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To state that Inception is a complex movie is sort of like saying that Cleopatra is a bit long, and yet Nolan’s real triumph is that despite all the parallel timelines running at different speeds (a subject he returned to for Dunkirk), devastating imagery involving cityscapes folding like a sheet of A4 and impossible architecture (both mischievously stolen by Dr Strange), he somehow never loses focus in the story, never letting the gawp-inducing visuals hijack the movie. In fact, for a film that concerns the limitless of the human mind, Inception is remarkably straight forward, never over-selling it’s trippy delights and letting them out stay their welcome. Such sights include Arthur fighting in a hotel corridor while gravity desides to take five and grab a lunch and a train barreling down a main street, smashing cars out of the way like an American Football player pumped on steroids, but even when Nolan is allowing the world around his cast to warp like a plank of wood left out in the rain, it’s still all strictly adhering to the set rules the movie dedicates itself to. For example whatever occurs on one level of dreaming directly affects the level below which causes things like strange weather patterns and gravity switching on and off at random intervals. For most part the movie manages to keep it’s head admirably above water when it comes to the sheer amount of things you have to remember to avoid becoming more lost than a toddler in a supermarket and what helps tremendously is the film’s cast.
Enough nice things can’t be said about the supporting ensemble – the irritable chalk and cheese relationship between Joseph Gordon-Levitt’s uptight Arthur and Tom Hardy’s sardonic Eames, in particular, is good fun – it’s Leo DiCaprio (looking suspiciously like Nolan himself) who holds the whole thing together. Churning out virtually non-stop exposition for the entire film, DiCaprio never once FEELS like he’s churning out exposition even though all his character seems to do is explain what, who, when and how everything is happening to anyone within earshot. It’s a deceptively amazing performance that in miscast hands could have caused the film to slow to a boring crawl at regular intervals, but Leo infuses it with a paradox of a character who is seemingly in control while who simultaneously doubts the very reality he lives in as he twirls his iconic “totem”, a spinning wheel he uses to tell whether he’s dreaming or not.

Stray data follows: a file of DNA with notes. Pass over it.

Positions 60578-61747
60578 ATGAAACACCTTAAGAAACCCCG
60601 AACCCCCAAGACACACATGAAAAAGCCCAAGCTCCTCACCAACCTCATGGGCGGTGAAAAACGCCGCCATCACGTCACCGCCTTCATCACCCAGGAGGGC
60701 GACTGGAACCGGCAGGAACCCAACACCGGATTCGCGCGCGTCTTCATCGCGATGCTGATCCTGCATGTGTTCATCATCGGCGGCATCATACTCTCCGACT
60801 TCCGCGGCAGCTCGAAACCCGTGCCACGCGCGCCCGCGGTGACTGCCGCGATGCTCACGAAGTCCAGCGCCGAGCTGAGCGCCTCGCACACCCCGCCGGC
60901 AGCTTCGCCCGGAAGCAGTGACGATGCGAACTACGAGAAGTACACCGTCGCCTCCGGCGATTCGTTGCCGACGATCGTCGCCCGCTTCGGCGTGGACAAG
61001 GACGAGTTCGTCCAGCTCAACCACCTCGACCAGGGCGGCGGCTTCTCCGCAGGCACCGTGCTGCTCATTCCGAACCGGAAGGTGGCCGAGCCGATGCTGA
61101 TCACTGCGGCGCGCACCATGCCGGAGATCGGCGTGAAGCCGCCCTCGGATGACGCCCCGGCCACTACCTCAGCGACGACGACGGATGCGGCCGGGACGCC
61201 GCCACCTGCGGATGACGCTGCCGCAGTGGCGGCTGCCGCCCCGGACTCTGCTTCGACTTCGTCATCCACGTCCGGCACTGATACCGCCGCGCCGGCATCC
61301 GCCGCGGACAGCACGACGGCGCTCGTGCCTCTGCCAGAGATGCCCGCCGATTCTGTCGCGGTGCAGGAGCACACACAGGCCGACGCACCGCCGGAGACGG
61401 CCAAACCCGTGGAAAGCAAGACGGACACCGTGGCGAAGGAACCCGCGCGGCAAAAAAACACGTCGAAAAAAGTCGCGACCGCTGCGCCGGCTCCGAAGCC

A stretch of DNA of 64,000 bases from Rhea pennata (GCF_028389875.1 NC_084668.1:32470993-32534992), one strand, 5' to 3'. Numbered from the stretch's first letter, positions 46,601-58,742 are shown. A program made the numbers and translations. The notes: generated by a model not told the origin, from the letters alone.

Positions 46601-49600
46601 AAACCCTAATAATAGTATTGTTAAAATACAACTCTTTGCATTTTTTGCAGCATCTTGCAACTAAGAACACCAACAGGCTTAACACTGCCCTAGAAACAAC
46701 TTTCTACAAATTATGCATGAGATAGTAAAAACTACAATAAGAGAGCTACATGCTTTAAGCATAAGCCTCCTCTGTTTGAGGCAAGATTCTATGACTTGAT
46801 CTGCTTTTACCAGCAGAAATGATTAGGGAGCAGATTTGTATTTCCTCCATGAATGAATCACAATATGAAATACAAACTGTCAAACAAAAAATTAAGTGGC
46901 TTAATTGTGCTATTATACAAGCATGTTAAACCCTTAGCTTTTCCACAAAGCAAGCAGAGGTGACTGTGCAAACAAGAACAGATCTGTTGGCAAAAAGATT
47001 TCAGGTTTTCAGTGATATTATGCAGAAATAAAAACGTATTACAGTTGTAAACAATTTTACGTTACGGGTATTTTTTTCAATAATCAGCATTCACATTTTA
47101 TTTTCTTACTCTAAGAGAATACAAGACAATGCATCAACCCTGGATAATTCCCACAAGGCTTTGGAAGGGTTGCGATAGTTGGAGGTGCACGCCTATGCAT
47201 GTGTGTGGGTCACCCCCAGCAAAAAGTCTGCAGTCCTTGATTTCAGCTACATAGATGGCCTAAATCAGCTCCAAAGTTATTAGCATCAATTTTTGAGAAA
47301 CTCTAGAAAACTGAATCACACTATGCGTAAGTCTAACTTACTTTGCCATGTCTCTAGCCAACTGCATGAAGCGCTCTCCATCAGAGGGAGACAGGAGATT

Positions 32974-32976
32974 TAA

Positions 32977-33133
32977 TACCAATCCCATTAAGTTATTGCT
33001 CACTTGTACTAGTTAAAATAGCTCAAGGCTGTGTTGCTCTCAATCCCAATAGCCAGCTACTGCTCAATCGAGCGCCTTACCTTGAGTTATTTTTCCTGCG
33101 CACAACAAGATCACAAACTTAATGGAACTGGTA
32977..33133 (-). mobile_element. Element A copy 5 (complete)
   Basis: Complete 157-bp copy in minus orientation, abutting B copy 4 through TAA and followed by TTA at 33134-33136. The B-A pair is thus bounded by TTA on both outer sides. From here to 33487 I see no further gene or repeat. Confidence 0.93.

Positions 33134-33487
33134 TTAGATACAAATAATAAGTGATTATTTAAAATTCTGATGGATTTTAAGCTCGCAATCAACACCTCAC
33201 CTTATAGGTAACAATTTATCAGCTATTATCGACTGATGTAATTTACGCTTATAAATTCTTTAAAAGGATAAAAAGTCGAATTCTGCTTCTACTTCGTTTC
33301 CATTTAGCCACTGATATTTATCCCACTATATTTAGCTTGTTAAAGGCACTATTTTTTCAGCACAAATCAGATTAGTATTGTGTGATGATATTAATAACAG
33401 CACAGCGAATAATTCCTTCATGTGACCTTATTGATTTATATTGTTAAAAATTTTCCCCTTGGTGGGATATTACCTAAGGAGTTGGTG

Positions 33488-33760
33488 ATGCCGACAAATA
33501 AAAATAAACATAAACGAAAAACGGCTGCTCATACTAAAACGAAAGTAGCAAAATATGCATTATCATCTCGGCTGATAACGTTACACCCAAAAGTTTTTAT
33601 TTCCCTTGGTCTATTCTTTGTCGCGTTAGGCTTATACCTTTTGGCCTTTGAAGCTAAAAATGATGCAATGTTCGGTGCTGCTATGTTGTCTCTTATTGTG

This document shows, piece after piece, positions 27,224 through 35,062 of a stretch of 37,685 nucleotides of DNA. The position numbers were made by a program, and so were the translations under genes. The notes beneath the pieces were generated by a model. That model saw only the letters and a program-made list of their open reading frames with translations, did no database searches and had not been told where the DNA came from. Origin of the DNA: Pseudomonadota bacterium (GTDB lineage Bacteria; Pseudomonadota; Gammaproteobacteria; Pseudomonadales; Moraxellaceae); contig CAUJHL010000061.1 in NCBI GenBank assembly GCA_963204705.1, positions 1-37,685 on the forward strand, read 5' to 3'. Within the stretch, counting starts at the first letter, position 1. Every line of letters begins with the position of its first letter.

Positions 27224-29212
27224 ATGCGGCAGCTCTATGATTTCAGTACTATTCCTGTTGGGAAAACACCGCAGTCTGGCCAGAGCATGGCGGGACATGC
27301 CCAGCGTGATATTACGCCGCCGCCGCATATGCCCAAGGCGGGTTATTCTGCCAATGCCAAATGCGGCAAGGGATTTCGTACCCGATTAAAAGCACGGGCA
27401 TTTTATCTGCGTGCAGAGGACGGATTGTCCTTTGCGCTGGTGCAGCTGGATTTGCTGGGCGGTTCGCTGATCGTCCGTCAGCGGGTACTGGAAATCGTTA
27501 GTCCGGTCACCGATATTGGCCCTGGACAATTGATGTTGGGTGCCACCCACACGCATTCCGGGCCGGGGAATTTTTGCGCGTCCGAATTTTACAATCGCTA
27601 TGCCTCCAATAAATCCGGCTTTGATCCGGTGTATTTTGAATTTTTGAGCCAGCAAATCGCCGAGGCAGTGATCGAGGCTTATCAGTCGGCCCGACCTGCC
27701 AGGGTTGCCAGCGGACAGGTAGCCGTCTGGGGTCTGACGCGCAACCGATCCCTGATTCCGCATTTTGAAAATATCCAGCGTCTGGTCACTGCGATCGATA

Nolan’s grasp on satisfying action beats maybe isn’t as tight as it could be with a third act firefight – set in a snow bound fortress any Bond villain would be proud of – feeling a little sloppy and unfocused; but he manages to nail his concepts where and when it counts, so much in fact that Inception is extraordinarily fucking tense thanks to the hair trigger timing it takes to get everyone out of a dream-heist alive. Helping immeasurably, as always, is Nolan’s serial contributor, composer Hans Zimmer, who provides a predictably exhilarating score for all the dream-creeping and snoozing skullduggery.

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An absolute wonder from start to finish (that a major studio would bank roll an expensive project like this and that it succeeded in making money is nothing short of supremely gratifying), this is an intelligent, imaginative and entertaining experience that can easily shoulder to shoulder with other movies of it’s ilk (The Matrix instantly comes to mind) and despite the labyrinth of details you have to remember, it handles like a dream.
Don’t agree? Then I suggest you sleep on it and see if your mind changes…

🌟🌟🌟🌟🌟